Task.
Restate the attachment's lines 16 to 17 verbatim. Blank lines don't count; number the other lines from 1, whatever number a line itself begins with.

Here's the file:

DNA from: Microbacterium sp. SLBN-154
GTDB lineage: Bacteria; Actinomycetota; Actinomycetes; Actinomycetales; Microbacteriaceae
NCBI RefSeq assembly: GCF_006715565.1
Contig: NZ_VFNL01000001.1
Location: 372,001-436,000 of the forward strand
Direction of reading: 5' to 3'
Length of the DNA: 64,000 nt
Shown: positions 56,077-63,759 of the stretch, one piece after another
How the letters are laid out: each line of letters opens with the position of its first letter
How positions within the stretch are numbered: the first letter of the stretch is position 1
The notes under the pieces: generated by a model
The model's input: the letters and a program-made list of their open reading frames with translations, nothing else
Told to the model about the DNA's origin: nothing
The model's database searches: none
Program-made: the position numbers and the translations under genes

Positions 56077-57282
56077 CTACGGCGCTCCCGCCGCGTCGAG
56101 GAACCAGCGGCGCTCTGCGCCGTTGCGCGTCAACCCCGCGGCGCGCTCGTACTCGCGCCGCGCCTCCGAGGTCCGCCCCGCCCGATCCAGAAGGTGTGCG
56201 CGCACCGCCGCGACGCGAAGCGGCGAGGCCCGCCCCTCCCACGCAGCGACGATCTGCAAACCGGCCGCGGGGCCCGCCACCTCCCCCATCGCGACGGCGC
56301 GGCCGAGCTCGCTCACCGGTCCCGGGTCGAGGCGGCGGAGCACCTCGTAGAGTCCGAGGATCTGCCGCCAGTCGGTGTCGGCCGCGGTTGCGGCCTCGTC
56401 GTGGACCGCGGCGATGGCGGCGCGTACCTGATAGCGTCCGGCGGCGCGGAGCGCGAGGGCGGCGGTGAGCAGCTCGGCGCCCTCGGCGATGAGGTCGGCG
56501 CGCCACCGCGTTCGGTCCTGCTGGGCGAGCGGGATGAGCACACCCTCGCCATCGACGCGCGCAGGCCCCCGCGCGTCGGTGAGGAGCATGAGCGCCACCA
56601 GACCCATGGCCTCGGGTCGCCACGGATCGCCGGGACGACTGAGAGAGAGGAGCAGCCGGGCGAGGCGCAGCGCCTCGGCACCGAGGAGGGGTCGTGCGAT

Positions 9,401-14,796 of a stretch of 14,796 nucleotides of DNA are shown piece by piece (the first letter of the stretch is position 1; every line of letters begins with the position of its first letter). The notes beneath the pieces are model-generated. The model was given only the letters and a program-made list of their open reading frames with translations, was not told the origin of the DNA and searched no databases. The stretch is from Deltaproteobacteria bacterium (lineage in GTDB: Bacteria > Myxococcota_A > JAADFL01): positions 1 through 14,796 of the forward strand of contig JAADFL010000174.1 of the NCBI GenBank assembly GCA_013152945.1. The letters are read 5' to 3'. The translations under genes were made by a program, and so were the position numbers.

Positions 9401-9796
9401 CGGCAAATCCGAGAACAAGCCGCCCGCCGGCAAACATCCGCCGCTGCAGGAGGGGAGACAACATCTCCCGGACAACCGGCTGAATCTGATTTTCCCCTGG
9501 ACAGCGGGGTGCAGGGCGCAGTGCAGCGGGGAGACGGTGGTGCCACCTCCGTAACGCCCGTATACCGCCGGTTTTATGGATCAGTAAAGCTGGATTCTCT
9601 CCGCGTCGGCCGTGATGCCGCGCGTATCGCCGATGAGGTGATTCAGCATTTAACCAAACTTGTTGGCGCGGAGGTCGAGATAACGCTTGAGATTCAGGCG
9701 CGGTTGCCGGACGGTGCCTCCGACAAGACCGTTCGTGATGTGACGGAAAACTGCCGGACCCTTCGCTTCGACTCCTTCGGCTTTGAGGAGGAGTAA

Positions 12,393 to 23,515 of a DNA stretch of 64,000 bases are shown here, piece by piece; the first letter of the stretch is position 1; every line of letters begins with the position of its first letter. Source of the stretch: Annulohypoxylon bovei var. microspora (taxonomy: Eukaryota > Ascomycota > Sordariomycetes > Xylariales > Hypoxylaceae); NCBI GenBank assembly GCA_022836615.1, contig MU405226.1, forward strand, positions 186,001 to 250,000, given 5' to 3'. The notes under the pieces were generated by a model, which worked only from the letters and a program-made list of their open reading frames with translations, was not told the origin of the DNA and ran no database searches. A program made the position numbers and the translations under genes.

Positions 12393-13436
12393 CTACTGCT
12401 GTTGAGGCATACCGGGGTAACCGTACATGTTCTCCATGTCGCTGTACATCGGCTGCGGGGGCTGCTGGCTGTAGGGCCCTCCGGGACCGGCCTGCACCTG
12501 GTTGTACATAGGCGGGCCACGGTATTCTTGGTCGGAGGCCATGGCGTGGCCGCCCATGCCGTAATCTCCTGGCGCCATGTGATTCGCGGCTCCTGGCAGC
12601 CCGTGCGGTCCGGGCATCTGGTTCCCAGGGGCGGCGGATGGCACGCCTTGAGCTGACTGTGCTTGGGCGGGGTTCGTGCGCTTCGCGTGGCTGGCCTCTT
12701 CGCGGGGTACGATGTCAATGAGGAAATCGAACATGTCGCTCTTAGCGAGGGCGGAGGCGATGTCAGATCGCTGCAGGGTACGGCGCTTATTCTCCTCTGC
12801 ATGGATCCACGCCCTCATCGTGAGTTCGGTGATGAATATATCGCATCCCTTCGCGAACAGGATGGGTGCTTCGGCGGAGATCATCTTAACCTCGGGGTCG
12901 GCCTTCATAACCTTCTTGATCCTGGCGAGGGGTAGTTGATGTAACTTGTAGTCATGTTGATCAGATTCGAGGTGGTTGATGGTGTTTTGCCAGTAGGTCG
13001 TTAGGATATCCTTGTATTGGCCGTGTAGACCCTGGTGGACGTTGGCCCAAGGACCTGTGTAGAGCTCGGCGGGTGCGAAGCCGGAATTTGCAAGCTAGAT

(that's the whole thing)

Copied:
Positions 56077-57282
56077 CTACGGCGCTCCCGCCGCGTCGAG